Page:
Düsseldorf is one of Europe's most charming cultural metropolis. Located on both sides of the river Rhine, the city offers a broad variety of sights and activities to it's visitors.
The famous boulevard is noted for both the landscaped canal that runs along it's center, as well as for the fashion showrooms and luxury retail stores located along it's sides.
Nicknamed "Kö" by the locals, The Königsallee is by far Germany's busiest upscale shopping street.
The trade fair ground and organizer is one of the largest in the industry. More than 40 annual fairs are staged at the premises, including 23 leading events in their respective sectors.
The Rhine is a European river that begins in the Swiss canton of Graubünden in the southeastern Swiss Alps, forms part of the Swiss-Liechtenstein, Swiss-Austrian, Swiss-German and then the Franco-German border, then flows through the Rhineland and eventually empties into the North Sea in the Netherlands.
The largest city on the Rhine is Cologne, Germany, with a population of more than 1,050,000 people. It is the second-longest river in Central and Western Europe (after the Danube), at about 1,230 km (760 mi), with an average discharge of about 2,900 m3/s (100,000 cu ft/s).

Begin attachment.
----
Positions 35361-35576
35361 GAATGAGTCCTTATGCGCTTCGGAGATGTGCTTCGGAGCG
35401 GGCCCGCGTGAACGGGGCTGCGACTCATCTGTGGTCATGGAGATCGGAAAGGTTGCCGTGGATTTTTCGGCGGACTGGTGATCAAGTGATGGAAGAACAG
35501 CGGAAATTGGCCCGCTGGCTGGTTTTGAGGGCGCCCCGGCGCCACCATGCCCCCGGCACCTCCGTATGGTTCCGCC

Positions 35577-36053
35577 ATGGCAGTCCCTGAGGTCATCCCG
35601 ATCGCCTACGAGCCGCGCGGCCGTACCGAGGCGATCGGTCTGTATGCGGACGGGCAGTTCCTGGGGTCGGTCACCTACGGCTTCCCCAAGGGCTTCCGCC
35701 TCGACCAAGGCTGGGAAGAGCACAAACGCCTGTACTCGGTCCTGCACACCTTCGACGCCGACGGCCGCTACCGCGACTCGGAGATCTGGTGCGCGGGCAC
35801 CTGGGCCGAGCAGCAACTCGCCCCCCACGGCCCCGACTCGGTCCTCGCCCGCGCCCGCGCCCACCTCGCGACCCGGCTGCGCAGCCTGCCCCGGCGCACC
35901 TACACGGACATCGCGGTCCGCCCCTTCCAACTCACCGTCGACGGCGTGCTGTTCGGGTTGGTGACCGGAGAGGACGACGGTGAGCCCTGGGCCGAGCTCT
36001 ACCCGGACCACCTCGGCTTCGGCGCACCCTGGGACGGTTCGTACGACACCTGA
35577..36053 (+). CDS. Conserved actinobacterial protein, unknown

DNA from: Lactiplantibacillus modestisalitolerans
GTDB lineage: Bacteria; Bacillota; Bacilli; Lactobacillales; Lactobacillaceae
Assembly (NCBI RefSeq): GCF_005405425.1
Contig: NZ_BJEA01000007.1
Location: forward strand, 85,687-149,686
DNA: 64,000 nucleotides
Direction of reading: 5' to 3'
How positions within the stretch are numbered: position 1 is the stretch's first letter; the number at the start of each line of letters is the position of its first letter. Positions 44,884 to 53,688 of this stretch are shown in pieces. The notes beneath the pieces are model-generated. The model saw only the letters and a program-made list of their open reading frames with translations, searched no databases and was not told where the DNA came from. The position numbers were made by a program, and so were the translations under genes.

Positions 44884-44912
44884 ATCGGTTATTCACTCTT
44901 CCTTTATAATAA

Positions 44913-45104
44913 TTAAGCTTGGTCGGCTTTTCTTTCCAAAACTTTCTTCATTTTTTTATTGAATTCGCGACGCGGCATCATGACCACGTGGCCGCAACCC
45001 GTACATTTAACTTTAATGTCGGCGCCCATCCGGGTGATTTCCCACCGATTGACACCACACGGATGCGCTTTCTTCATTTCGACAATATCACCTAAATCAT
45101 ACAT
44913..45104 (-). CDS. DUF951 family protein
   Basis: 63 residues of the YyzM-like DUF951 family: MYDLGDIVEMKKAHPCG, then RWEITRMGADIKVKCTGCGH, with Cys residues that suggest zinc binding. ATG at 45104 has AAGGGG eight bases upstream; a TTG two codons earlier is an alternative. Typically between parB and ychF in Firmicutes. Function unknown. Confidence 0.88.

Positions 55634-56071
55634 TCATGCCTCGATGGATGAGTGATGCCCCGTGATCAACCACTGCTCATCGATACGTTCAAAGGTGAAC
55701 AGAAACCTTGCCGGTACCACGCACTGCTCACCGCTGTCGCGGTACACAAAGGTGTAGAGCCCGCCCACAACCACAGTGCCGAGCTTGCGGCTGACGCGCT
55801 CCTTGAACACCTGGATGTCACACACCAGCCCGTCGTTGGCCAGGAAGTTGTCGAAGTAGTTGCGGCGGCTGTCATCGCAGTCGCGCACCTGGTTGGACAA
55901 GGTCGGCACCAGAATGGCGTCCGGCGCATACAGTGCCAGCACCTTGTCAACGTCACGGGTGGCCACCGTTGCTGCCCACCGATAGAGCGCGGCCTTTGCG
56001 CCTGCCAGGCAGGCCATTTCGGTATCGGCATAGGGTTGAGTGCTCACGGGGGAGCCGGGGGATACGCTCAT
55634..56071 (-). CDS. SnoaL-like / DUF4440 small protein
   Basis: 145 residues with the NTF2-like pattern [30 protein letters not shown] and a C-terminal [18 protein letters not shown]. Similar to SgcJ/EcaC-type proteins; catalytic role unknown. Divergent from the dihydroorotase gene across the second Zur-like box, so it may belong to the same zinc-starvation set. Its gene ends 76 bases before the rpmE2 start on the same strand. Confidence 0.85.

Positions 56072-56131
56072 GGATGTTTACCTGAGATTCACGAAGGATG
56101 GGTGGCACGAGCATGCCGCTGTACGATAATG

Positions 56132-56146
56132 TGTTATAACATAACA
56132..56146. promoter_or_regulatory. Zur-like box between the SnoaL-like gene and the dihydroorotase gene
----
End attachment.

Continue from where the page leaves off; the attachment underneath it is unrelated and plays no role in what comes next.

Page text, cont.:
The Rhine and the Danube formed most of the northern inland frontier of the Roman Empire and, since those days, the Rhine has been a vital and navigable waterway carrying trade and goods deep inland. Its importance as a waterway in the Holy Roman Empire is supported by the many castles and fortifications built along it
There is a Japanese community in Düsseldorf, Germany. In 2008 the Consulate-General of Japan in Düsseldorf stated that about 11,000 Japanese, including both permanent and temporary residents and German-born citizens of Japanese ancestry live in Düsseldorf.
Since the 1950s Düsseldorf has hosted over 500 Japanese companies.
In 1985 the general manager of the Japanese Chamber of Commerce and Industry in Düsseldorf, Akira Arikawa, stated that of all of the cities in the world outside Japan, Düsseldorf had the highest concentration of Japanese residents.
Schloss Benrath a Baroque-style maison de plaisance in Benrath, which is now a borough of Düsseldorf. It was erected for the Elector Palatine Charles Theodor and his wife, Countess Palatine Elisabeth Auguste of Sulzbach, by his garden and building director Nicolas de Pigage. Construction began in 1755 and was completed in 1770. The ensemble at Benrath has been proposed for designation as a UNESCO World Heritage Site.